Textile Toolbox: , image 1

Cereal Magazine & Protein, Forest (2013)

Textile Toolbox: , image 2

Stockholm Resilience Centre, Planetary Boundaries Research

Textile Toolbox: , image 3

Dr Kate Goldsworthy, Design for Cyclability

Textile Toolbox: , image 4

Dr Kate Goldsworthy – Laser Line (2010). Photography by Miriam Ribul


Miriam Ribul
Design Researcher / Associate Lecturer / Research Assistant, Textiles Environment Design, University of the Arts London

30 October 2014

The TEN strategy ‘Design that Takes Models from Nature’ looks at nature as the role model for sustainable, closed loop and resilient systems. Models from nature in design can take various approaches; a biomimetic approach, where natural systems are applied to a different context with the aim to ‘mimic’ its processes for achieving innovative outcomes; or use synthetic biology, where designers and scientists regard nature as a material and synthetic manipulation achieves specific functions, to name a few. In this post, however I will focus on the notion of an ecosystem, and how sustainable materials, textiles, and products can succeed if they are regarded as part of such.

Miriam Ribul

Posted on 30 October 2014 by Miriam Ribul in:
Design that Looks at Models from History & Nature

The undisputed need to move design from a linear model to a closed loop one underpins any approach towards a sustainable or resilient future in the context of material scarcity. The linear model that peaked and fortified itself through the industrial revolution has dominated design until now. One of the scenarios that this led to is the development of new products that have been created for well-being or durability, and had not been conceived or understood as bringing harm to the environment if they were designed for and valued by society. It also lead to new products that have been created from other motivations, such as a notion of a ‘star designer’; where the designer’s hand, or name, automatically justified the existence of a product.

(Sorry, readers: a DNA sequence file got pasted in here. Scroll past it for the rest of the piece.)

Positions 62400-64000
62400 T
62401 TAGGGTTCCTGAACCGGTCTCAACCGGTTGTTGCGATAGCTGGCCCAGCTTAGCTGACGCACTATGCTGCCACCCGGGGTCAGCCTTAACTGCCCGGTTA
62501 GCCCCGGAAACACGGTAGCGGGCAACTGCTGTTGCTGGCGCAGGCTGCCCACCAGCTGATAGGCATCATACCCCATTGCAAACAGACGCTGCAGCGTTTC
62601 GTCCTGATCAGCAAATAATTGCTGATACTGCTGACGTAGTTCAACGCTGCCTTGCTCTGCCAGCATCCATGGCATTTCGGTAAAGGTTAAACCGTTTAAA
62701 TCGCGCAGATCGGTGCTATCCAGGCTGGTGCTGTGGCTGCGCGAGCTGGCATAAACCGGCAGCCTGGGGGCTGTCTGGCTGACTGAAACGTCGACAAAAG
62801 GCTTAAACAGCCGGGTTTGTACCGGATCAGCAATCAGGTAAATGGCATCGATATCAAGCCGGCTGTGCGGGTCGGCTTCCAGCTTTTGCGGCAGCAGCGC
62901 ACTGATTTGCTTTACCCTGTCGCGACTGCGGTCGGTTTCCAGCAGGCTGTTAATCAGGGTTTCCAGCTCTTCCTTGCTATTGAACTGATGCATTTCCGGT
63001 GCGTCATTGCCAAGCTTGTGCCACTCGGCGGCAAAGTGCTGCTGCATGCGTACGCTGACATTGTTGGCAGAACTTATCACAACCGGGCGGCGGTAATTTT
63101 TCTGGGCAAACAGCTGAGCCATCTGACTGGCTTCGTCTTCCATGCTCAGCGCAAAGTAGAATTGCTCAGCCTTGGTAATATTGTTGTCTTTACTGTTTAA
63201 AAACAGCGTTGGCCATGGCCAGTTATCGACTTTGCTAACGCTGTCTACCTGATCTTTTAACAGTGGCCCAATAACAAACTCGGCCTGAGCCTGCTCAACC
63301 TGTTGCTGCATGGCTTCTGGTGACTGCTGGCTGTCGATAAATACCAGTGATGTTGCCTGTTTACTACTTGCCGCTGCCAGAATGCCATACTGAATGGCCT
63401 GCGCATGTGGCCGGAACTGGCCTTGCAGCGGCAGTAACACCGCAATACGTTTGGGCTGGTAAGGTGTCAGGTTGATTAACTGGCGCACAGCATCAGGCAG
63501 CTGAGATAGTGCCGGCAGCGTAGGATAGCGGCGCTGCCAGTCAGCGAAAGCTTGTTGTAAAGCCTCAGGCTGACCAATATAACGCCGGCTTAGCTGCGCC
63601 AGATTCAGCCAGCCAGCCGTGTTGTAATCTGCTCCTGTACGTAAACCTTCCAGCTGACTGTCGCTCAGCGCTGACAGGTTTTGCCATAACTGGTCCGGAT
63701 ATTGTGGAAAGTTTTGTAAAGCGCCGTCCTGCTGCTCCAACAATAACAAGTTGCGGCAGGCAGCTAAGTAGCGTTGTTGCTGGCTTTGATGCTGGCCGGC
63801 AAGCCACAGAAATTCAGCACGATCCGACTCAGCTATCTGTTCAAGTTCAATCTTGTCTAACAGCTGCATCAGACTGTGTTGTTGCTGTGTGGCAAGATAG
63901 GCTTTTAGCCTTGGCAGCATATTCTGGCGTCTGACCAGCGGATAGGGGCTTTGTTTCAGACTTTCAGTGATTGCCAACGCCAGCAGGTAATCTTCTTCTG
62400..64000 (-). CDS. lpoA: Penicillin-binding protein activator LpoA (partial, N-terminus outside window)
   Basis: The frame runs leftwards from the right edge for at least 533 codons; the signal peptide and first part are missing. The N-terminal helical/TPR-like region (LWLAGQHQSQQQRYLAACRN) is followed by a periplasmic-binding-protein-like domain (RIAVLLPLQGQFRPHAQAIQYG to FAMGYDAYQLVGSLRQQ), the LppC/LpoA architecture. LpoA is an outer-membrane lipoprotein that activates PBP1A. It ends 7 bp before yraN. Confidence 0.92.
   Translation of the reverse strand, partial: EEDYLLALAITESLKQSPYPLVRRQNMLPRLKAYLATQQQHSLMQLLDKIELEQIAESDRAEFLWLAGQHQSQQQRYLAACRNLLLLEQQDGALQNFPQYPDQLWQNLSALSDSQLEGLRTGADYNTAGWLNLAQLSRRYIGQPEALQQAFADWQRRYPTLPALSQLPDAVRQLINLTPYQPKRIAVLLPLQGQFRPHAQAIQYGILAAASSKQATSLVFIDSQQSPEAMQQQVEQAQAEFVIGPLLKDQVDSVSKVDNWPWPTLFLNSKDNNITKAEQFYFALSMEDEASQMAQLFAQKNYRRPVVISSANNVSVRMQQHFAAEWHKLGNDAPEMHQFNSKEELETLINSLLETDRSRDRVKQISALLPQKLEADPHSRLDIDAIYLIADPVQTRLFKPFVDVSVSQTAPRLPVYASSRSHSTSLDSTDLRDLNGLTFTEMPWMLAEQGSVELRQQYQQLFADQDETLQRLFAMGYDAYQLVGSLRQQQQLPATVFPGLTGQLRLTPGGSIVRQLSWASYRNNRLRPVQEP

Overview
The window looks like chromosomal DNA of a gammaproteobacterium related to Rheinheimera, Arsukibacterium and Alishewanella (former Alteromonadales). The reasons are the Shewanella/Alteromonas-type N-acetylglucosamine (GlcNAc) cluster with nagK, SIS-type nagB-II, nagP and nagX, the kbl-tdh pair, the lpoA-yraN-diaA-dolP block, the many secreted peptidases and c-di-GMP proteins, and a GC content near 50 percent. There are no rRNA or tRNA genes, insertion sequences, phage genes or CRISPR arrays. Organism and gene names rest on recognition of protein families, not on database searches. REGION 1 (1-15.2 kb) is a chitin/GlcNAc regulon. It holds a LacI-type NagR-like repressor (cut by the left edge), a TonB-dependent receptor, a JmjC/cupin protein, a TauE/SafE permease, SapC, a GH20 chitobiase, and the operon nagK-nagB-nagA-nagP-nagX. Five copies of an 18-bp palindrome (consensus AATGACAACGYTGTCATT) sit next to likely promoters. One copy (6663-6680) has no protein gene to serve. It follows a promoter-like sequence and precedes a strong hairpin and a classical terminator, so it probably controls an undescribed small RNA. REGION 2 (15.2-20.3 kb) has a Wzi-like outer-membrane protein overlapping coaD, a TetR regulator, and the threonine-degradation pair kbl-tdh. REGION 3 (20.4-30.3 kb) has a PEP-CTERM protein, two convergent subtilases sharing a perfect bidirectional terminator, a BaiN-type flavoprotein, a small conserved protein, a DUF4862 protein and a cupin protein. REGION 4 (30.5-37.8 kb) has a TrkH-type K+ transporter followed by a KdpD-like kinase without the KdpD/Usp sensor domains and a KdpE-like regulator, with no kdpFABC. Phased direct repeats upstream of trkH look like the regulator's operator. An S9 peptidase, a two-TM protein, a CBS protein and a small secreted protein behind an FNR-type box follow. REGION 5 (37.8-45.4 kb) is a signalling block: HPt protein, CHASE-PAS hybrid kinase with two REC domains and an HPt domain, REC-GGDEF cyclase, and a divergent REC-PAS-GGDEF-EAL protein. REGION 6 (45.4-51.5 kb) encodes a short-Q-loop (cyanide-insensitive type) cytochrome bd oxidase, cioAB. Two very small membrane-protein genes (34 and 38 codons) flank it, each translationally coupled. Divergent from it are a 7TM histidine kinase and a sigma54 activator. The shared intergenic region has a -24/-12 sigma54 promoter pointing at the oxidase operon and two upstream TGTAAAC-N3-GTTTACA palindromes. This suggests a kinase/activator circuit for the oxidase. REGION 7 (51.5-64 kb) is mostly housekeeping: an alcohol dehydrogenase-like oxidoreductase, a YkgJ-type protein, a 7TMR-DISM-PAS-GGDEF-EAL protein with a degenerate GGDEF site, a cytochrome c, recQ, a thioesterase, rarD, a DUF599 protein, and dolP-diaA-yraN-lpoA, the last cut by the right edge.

In the linear model products have been produced exploiting natural resources from materials to energy, and returning this lost value to the environment has not been regarded as necessity. This system lacks the evaluation of the pollution created during manufacture, and a vision for what happens to a product when it is discarded or cannot be further used. This model led to a depletion of natural resources as the model developed by the Stockholm Resilience Centre explains. As is the MISTRA Future Fashion consortium, and as part of the research program this Textiletoolbox web platform, the Stockholm Resilience Centre has been funded by the Swedish Foundation for Strategic Environmental Research, MISTRA, between 2007 – 2013. Due to its international recognition it has been granted five further years of funding.